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William J. Gradishar, MD, FACP, FASCO

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ASCO 2022: Updated Safety Data From DESTINY-Breast03 on T-DXd Versus T-DM1 in Metastatic Breast Cancer

By: Kayci Reyer
Posted: Monday, June 20, 2022

An updated safety analysis of findings from the phase III DESTINY-Breast03 study, presented at the 2022 American Society of Clinical Oncology (ASCO) Annual Meeting (Abstract 1000), suggested that treatment with the antibody-drug conjugate fam-trastuzumab deruxtecan-nxki (T-DXd) may continue to be tolerable during long-term use in patients with HER2-positive metastatic breast cancer. The DESTINY-Breast03 study compared the safety and efficacy of T-DXd and the antibody-drug conjugate ado-trastuzumab emtansine (T-DM1) in this patient population.

“This longer safety update reinforces the consistent safety profile of T-DXd, supporting the clinical benefit of T-DXd over T-DM1 in patients with HER2-positive [metastatic breast cancer],” concluded Erika P. Hamilton, MD, of the Sarah Cannon Research Institute, Nashville, and colleagues.

The study included patients with metastatic and/or unresectable breast cancer who were randomly assigned to receive either T-DXd or T-DM1. At data cutoff in September 2021, treatment was ongoing in 45.1% of patients receiving T-DXd (n = 116) and 14.9% of patients receiving T-DM1 (n = 39). The median treatment duration was 16.1 months for T-DXd versus 6.9 months for T-DM1.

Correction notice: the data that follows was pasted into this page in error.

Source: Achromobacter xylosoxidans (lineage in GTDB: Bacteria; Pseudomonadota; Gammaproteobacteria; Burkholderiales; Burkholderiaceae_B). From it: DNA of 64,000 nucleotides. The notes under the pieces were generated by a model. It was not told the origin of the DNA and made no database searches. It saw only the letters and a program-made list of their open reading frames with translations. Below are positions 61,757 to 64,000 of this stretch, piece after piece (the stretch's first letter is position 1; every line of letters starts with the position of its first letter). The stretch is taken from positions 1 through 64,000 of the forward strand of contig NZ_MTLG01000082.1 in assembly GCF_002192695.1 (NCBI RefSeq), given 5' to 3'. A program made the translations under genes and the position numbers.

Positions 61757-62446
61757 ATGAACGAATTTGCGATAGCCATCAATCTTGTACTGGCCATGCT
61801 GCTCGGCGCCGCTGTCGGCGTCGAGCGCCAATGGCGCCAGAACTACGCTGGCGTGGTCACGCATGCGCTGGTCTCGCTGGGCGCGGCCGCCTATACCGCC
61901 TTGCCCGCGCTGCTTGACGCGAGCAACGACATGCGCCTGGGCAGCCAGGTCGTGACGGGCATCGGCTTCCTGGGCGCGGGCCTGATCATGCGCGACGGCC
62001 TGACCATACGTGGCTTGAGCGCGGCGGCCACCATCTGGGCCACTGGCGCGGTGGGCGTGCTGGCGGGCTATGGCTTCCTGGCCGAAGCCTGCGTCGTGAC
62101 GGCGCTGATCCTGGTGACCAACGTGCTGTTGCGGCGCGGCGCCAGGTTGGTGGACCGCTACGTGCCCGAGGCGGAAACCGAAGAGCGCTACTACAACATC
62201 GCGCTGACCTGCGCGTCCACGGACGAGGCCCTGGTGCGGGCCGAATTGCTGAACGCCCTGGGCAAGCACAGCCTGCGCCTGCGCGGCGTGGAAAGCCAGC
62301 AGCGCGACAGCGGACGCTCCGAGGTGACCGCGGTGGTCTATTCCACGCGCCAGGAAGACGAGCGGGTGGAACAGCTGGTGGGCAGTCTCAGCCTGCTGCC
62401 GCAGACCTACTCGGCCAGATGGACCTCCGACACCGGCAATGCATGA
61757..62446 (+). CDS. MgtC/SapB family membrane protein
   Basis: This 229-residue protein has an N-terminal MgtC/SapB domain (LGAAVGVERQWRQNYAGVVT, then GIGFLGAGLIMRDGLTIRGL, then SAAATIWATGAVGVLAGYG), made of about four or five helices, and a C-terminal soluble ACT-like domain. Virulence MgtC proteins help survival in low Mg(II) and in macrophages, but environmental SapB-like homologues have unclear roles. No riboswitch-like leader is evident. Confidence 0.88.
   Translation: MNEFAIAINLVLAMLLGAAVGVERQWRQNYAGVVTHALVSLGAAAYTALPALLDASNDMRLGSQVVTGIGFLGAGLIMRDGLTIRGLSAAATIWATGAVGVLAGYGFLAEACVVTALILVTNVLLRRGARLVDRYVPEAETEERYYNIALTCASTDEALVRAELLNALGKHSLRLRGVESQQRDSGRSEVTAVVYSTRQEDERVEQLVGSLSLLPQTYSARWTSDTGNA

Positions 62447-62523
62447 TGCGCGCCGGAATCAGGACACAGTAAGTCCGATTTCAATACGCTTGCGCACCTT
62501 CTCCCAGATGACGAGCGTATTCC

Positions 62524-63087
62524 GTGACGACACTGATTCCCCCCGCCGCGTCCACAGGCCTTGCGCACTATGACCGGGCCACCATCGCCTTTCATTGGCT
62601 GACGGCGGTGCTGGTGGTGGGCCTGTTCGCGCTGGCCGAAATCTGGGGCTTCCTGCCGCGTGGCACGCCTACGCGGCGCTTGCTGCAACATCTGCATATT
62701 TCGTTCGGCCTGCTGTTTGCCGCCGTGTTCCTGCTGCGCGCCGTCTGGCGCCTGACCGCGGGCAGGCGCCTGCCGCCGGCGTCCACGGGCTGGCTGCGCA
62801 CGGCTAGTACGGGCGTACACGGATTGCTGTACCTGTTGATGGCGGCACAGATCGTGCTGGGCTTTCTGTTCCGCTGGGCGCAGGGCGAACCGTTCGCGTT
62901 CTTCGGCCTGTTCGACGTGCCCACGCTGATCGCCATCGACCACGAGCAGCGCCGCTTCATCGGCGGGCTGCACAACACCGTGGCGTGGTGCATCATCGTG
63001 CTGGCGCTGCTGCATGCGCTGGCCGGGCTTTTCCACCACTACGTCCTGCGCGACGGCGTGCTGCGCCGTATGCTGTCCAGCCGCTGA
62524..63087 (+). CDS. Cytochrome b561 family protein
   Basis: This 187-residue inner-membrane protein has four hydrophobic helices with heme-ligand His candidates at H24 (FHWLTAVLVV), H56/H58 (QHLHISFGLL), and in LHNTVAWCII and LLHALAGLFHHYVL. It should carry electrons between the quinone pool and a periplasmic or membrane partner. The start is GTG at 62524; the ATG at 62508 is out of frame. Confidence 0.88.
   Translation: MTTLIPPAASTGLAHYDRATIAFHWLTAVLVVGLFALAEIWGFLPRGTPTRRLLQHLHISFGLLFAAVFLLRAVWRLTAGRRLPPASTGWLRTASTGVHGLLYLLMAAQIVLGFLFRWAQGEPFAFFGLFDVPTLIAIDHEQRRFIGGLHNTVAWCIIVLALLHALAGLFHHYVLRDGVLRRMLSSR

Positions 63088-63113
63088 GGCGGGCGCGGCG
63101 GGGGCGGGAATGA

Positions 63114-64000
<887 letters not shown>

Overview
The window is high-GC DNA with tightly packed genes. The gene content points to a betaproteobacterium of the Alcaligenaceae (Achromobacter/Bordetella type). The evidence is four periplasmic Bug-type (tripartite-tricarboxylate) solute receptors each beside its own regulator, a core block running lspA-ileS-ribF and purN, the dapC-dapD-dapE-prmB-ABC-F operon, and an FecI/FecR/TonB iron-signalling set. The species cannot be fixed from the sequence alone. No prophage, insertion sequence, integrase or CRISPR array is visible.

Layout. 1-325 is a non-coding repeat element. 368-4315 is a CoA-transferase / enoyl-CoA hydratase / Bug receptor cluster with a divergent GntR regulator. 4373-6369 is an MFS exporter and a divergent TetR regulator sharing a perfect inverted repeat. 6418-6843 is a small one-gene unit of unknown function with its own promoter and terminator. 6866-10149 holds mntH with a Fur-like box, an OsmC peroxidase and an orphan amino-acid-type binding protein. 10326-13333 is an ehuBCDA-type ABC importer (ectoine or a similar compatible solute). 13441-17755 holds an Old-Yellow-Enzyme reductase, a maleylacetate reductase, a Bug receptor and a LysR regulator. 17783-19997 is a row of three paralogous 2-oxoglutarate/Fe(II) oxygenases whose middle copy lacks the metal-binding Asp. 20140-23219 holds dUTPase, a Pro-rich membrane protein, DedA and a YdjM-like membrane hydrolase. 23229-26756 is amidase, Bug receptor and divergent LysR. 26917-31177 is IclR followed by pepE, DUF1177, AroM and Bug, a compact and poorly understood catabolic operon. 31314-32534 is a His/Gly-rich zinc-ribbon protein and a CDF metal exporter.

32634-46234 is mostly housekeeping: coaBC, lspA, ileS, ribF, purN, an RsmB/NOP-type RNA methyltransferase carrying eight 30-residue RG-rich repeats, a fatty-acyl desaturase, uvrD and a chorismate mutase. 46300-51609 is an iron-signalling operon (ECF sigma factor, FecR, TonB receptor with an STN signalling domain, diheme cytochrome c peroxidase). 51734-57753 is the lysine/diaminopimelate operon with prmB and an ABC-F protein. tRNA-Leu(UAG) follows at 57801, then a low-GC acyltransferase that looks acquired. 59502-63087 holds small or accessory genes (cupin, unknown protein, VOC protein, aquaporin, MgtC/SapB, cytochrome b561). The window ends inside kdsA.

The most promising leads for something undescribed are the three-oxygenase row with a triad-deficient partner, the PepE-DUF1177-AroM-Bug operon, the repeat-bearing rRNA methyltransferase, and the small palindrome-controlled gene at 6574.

Although adverse events of any grade, ≥ grade 3, or designated as serious occurred at comparable rates in the T-DXd and T-DM1 groups, both serious adverse events and those of ≥ 3 were less common with T-DXd when incidence rates were adjusted for exposure. T-DXd was associated with a longer median time to treatment-emergent adverse events leading to dose reduction (96 days vs. 19 days) or treatment discontinuation (224 vs. 147 days). Among adverse events affecting at least 20% of patients, most were hematologic or gastrointestinal.

Nausea, vomiting, and alopecia were more likely to occur during cycle 1 than in later cycles for those receiving T-DXd. Conversely, hematologic events were less likely to occur in early cycles for either treatment group. In the T-DXd group, adjudicated, treatment-related interstitial lung disease/pneumonitis was more common (10.9% vs. 1.9%) and occurred sooner (5.9 vs. 9.5 months) in the T-DXd group. Most cases in both groups had been resolved by data cutoff.

Disclosures: For full disclosures of the study authors, visit coi.asco.org.


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